What is the clinical presentation of acute interstitial nephritis? List 5 drug classes that can cause this.
Acute interstitial nephritis classically presents with fever, maculopapular rash, eosinophilia, eosinophiluria, and urinary WBC casts. Eosinophiluria is neither sensitive (sensitivity 40%) nor entirely specific (specificity 72%, positive predictive value 38%).
The classic triad of rash, fever and eosinophilia is actually uncommon and only seen approximately 10% of the time. One can also see mild proteinuria (usually <1g/d) and other signs of tubular damage, such as renal tubular acidosis and Fanconi’s syndrome. Renal ultrasound generally reveals kidneys of normal to large size. Gallium scanning has been suggested as an aid to distinguishing this condition from acute tubular necrosis (ATN). It is negative in ATN but generally positive in interstitial nephritis.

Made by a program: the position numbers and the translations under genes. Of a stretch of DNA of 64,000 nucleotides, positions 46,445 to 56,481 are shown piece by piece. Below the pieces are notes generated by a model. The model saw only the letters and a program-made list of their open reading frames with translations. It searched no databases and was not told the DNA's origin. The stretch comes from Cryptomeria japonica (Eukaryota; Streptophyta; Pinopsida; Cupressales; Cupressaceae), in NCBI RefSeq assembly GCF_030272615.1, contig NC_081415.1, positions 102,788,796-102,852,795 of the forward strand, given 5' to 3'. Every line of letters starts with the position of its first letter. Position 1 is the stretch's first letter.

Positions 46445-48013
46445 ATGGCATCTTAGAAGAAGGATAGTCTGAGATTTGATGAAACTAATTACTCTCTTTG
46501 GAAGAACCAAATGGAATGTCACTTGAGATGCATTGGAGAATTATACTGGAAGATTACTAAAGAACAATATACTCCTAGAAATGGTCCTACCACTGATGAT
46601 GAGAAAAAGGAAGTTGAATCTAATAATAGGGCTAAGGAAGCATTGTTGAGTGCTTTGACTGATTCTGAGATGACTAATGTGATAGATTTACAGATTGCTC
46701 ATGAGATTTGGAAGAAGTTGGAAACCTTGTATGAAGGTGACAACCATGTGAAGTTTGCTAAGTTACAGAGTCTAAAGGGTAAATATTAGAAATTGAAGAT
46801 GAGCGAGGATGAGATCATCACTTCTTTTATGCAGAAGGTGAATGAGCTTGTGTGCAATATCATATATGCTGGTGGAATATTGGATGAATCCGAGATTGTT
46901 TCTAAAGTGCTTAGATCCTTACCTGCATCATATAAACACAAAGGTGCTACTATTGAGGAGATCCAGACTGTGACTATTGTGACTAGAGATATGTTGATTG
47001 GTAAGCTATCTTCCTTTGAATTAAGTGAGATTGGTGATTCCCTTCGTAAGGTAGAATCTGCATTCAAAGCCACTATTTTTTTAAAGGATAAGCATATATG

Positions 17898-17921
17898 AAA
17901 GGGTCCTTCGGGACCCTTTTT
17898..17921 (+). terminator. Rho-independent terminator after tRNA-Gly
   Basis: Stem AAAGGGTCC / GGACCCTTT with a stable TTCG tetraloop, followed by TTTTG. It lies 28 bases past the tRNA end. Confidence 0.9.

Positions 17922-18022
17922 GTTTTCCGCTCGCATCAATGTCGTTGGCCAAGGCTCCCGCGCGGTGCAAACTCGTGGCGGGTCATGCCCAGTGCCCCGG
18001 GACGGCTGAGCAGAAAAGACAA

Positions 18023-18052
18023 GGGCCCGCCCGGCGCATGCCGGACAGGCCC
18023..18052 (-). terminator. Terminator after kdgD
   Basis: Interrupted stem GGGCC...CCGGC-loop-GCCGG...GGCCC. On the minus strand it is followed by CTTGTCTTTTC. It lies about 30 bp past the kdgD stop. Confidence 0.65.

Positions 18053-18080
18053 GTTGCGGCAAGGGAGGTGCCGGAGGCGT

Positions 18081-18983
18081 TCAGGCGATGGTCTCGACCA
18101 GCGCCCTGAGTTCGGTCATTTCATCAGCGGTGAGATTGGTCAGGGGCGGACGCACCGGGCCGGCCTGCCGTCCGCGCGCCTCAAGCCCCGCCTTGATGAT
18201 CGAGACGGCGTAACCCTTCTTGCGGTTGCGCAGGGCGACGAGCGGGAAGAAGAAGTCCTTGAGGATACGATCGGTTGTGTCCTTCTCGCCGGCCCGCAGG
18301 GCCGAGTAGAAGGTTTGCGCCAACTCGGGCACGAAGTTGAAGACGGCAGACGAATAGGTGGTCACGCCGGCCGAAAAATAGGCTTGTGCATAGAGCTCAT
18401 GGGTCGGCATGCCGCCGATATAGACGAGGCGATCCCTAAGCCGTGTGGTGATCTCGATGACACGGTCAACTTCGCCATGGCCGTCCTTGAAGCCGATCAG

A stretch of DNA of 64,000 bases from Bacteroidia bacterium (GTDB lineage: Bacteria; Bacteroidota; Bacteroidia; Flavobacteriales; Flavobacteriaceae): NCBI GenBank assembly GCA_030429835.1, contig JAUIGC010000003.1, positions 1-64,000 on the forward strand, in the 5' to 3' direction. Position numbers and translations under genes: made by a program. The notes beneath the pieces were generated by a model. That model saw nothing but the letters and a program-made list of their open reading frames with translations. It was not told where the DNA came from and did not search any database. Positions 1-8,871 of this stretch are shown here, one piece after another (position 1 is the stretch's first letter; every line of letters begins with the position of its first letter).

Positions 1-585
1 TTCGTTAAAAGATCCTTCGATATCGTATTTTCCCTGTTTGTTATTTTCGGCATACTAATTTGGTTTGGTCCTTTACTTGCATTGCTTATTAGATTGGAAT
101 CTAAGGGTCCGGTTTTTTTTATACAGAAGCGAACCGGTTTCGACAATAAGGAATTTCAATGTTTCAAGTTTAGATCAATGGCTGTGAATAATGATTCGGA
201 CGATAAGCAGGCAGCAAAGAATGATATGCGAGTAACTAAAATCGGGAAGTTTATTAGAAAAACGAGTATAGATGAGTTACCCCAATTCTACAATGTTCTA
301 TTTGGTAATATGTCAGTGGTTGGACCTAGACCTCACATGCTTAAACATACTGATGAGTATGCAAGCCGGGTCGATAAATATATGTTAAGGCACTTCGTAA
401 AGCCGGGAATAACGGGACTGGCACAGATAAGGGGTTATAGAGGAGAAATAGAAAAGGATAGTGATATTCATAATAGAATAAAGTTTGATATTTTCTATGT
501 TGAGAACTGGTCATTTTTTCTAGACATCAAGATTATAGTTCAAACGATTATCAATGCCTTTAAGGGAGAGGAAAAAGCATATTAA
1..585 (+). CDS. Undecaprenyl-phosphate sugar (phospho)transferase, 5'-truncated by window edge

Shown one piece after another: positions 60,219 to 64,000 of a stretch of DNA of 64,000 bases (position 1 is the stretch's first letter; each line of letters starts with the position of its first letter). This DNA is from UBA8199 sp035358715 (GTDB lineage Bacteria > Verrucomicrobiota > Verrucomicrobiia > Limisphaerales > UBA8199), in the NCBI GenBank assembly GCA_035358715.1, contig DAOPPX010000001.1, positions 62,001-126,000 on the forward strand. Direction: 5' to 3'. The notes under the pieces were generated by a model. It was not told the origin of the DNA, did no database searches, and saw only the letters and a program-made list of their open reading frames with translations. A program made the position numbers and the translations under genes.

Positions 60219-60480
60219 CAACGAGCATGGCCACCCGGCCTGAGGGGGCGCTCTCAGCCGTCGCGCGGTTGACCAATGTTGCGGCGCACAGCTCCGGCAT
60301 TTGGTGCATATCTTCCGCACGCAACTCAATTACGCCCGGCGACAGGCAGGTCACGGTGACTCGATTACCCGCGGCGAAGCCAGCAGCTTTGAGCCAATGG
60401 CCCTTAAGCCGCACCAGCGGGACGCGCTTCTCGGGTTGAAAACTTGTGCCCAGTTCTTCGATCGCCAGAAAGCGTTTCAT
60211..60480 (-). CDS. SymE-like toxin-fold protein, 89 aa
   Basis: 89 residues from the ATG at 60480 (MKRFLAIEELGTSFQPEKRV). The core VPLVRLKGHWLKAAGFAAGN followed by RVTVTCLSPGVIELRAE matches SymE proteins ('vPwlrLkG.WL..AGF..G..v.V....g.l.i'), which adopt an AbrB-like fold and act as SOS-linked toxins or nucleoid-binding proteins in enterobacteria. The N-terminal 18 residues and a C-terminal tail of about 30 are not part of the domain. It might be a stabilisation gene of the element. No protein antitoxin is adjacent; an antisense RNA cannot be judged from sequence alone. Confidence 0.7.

Drug classes that can cause AIN:
- Penicillin analogs (methicillin,ampicillin, etc.)
- Other antibiotics such asrifampin and ciprofloxacin
- NSAIDS (including Cox-2 specificagents)
- Proton pumpinhibitors
- Miscellaneous – includes a large number of drugs such as allopurinol and cimetidine.
If one is questioning whether a drug may be the cause of interstitial nephritis, it is generally best to consult a reference or perform a Pubmed/Medline search rather than memorize a list, especially given the large number of drug which have been implicated.